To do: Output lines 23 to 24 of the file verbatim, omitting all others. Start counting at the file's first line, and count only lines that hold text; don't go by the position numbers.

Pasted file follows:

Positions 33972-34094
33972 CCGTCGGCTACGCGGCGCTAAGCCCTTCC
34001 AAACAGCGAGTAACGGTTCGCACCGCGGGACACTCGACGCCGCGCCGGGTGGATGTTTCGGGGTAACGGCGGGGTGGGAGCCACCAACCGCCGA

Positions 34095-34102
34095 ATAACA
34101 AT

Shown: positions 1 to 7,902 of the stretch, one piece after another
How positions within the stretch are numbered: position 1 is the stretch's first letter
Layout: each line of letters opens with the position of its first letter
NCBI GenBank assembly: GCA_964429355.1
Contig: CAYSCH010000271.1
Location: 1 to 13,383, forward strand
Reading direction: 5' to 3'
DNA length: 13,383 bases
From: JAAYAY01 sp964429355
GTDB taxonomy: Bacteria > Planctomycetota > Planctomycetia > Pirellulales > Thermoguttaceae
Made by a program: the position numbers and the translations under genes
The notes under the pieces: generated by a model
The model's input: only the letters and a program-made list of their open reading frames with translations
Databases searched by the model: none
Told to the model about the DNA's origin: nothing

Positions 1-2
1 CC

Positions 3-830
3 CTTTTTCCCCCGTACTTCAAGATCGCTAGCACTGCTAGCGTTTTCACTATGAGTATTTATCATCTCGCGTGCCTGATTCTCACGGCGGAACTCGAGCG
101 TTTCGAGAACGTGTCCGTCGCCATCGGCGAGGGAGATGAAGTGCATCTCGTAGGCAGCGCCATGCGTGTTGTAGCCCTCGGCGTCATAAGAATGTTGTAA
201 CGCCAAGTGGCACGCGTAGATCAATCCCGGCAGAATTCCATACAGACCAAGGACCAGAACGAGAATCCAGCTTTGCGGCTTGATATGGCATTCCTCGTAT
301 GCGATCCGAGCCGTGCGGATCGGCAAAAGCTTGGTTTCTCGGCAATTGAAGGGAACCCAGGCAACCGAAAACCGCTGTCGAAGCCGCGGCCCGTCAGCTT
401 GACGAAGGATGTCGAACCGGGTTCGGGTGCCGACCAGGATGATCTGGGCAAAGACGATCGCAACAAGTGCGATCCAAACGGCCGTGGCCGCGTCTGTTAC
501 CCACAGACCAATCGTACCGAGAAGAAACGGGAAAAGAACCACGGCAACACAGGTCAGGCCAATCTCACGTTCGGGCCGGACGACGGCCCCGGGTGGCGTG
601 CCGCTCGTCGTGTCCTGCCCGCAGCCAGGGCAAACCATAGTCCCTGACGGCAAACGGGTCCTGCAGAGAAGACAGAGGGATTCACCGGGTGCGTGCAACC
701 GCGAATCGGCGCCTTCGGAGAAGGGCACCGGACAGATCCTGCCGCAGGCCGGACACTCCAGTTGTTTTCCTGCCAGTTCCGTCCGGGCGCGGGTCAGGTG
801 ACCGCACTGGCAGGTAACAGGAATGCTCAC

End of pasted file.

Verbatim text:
1 CC

Positions 3-830